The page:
Words: Alan Herrera
Photo: Jason Finn
As the days get shorter and nights grow longer, the cold comes to settle in too. Humans will naturally seek warmth, and when inside becoming monotonous or stuffy, especially during quarantine or stay-at-home orders, fire pits are a good answer. They have been the hottest trend over the past several years. There is something beautiful about sitting around a fire pit with family and friends, enjoying each other’s company while drinking wine, sharing laughs, or making s’mores. There is safety and comfort in seeing your loved ones’ faces in a firelight’s dancing glow under a starry summer sky or cold autumn night.
A firepit becomes the cornerstone of a backyard or patio, much more than a pile of rocks. It improves the social environment of outdoor living space. It comes in all shapes, sizes, and styles. It becomes the most used site of the yard, particularly after the sun sets, but of course not limited by it. It invites warmth, comfort, and instant relaxation. It is usually the center of an outdoor entertainment area which, by design, requires comfortable seating. These can be built-ins, ottomans, chairs or sofas, logs, or floor pillows.
Custom fire pits can be constructed from a wide assortment of masonry materials, like steel, brick, concrete, pavers, and wall blocks. Each of these materials can complement and accentuate an outdoor living space, so choosing a proper material to fit a space becomes the first step in contracting a stunning fire pit.
Steel fire pits come in three types: carbon, stainless, and cor-ten. Carbon is cheap, but requires high maintenance to prevent rust; stainless provides greater rust protection, is easy to clean, but will almost certainly discolor with continued use; Cor-ten is unique because it will rust on purpose to protect from further atmospheric erosion, and is often used for more contemporary spaces.
Aluminum fire pits are a great choice against the elements and are lightweight, ensuring easy cleaning. It is also a lightweight material which enables the option of creating a smaller, portable fire pit.
Copper fire pits are completely rust-resistant and extremely durable but are quite expensive.
Concrete fire pits are also durable and will obviously not rust, but will discolor from wood-burning smoke, and are typically very heavy.
Fire pits can be either wood-burning or natural gas. Wood Burning fire pits used to be the norm, and certainly still can be with consistent access to firewood and appropriate knowledge on kindling. Nowadays, fire pits that use natural gas are more common due to their ease-of-use. A gas line must be run to the firepit during its construction, and then it simply becomes a matter of igniting it like a stove. Turning it off is simple, too, whereas putting out a wood-burning fire pit requires active monitoring of the logs or coals to make sure they are extinguished. It comes down to usability over aesthetics since some people prefer the sight, sound, and fragrance of burning wood, whereas others prefer to enjoy the ambiance of fire quicker.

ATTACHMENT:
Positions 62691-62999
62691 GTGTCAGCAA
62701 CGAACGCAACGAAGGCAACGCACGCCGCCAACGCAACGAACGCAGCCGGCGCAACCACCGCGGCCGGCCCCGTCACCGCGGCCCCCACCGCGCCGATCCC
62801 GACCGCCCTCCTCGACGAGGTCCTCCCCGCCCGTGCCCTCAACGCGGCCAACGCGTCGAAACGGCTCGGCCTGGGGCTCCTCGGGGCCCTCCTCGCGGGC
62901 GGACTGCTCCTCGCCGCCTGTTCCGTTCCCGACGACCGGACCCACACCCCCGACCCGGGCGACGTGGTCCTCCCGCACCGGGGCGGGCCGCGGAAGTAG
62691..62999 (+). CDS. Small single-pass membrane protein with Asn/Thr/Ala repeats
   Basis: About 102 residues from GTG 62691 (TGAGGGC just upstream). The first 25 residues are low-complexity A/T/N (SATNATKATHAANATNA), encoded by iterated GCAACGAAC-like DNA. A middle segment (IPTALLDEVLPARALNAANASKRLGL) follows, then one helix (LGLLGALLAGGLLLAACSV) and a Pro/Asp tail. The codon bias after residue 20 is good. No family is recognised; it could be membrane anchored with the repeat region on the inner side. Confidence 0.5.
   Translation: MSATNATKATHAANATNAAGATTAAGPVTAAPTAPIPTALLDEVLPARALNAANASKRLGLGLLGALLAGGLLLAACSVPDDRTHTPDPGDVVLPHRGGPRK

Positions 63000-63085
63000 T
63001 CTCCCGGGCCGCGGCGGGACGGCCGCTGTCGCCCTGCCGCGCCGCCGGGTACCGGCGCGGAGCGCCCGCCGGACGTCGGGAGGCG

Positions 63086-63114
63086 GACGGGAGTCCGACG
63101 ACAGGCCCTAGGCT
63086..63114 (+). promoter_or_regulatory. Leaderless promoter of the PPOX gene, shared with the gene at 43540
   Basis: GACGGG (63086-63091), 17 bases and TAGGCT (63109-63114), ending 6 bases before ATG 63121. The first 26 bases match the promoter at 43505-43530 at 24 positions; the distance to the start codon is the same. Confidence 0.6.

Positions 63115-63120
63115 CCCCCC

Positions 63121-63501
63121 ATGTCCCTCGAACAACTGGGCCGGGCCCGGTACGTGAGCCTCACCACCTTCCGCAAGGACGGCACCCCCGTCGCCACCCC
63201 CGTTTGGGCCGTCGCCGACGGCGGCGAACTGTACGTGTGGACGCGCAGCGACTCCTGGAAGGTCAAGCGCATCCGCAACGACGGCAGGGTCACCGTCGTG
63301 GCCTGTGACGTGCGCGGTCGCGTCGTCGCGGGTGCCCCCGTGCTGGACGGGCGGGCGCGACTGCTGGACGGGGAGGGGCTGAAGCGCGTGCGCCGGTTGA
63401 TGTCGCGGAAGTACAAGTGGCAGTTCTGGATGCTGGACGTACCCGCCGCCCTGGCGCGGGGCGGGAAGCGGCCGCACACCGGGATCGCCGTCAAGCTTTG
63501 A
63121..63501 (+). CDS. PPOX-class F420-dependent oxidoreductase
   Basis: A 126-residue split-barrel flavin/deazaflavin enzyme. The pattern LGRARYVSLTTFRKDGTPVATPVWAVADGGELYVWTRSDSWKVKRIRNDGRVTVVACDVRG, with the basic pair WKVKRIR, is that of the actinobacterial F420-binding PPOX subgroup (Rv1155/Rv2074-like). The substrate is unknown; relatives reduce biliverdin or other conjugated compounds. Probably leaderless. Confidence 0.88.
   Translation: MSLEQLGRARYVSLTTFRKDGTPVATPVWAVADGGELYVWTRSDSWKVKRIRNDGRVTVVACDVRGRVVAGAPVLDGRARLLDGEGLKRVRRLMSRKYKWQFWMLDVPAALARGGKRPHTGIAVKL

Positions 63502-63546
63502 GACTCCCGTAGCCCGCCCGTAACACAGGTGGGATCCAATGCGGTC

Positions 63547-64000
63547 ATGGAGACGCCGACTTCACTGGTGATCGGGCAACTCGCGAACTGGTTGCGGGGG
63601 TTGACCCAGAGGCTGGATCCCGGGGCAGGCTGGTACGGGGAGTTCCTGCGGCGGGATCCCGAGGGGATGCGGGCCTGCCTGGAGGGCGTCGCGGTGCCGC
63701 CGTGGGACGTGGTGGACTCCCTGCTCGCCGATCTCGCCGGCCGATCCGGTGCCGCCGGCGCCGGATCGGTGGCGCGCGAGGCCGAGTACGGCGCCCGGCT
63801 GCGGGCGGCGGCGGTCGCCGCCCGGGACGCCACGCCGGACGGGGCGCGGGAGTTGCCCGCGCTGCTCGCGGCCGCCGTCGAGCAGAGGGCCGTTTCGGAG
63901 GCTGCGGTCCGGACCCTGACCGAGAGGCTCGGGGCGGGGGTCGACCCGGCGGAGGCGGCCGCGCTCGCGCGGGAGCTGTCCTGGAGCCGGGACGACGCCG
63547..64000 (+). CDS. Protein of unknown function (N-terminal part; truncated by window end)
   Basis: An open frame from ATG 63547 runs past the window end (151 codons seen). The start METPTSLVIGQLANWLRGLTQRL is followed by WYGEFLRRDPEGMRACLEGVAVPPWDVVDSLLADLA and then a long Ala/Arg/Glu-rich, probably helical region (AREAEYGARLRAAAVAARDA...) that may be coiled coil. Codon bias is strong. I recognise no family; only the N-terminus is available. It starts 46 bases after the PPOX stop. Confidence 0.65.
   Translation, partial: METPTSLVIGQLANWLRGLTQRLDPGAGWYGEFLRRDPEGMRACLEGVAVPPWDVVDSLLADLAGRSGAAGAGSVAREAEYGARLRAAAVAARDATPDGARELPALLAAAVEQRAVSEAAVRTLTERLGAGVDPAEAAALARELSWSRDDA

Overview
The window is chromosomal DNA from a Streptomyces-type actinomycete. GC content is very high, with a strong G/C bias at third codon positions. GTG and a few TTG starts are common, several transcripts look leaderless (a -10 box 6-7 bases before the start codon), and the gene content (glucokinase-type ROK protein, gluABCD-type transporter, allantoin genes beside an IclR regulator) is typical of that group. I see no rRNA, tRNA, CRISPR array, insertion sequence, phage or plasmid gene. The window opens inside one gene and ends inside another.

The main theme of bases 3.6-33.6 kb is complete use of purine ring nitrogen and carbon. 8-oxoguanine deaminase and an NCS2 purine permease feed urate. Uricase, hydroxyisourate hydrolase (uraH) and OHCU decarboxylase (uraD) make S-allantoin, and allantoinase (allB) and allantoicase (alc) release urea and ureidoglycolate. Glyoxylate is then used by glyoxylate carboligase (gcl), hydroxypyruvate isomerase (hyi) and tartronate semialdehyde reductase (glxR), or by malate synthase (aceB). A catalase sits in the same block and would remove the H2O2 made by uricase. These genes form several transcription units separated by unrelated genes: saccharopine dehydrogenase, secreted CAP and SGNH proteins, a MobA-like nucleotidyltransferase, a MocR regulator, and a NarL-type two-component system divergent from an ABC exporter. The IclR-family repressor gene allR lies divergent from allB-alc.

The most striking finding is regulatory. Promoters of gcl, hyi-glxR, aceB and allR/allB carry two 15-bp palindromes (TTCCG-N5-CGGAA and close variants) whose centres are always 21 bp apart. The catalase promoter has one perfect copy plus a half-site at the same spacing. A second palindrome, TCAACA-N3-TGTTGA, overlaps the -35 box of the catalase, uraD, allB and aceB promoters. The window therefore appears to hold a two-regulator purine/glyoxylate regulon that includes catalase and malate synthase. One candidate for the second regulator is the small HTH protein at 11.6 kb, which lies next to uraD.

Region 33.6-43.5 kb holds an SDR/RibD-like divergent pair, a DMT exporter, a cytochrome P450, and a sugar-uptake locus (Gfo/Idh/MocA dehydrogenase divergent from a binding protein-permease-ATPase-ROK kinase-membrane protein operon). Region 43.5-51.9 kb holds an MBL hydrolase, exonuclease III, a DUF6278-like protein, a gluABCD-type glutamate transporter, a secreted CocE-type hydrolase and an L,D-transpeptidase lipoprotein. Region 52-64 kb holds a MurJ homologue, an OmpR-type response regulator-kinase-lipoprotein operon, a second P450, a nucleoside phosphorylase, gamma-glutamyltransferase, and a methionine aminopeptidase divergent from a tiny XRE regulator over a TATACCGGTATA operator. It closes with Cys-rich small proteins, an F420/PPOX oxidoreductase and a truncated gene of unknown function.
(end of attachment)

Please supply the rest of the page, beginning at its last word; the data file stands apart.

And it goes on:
There is a slew of firepit styles and designs for all types of outdoor spaces.
The first style of firepit has an ice and fire aesthetic. This type incorporates shattered glass parts as a gravel alternative and can easily pair with other materials. Since glass is heat resistant, it is a perfect and unique material to use as part of the fire pit’s design. Clear glass shards will act as the fire pit’s ice-like element and will reflect the fire’s glow beautifully.
Firepits pair extremely well when set next to a water element, like a pool, fountain, or small pond. This second style of water and fire can incorporate any material if the flame is prominent enough to reflect in the water. Water offers a mirror-like aesthetic, which ensures the fire’s glow is beautiful not only in real life but also in every wavering reflection.
Stone and fire pits offer an earthy and zen aesthetic to a backyard space. These fire pits tend to be more classic and offer a natural look. They are fashionable, trendy, and can fit into most outdoor spaces. Stones can be small and sleek, or large and prominent. Stones absorb high temperatures which makes fire pits beautiful and practical. They are typically built from the ground up, making them seem like they are naturally part of the space.
In-ground fire pits, or sunken fire pits, give the illusion of fire erupting from the ground. This makes for a unique aesthetic and provides safety. The flames are lower and less impacted by the wind. However, sunken fire pits tend not to have protective walls but can be easily rectified by adding wind-guards, which are transparent tempered glass shields that prevent flames from dancing too much. Wind guards can be added to most fire pits.
Fire tables are fire pits that, like the name suggests, second as tables. Fire tables usually have ledges on all sides to hold drinks when not in use. They often also have lids to convert them into full cocktail or dining tables that still retain their beauty in the same space due to the materials used.
Chimineas are fire pits that look a bit like vintage stoves. They produce serious heat is typically small units, which makes them perfect for patios. These are strictly wood-burning and vary in size, from large units to tabletop versions. The way chimineas keep the flame burning creates a more efficient flame than an open fire, which will save on firewood. It also burns cleaner, so it generates less ash and smoke. When this type of firepit fully heats up, it generates heat on all sides.
Fire brings abundant ambiance, warmth, and comfort to any outdoor space. Regardless of its size or design, a firepit instantly becomes the focal point that brings people together outdoors.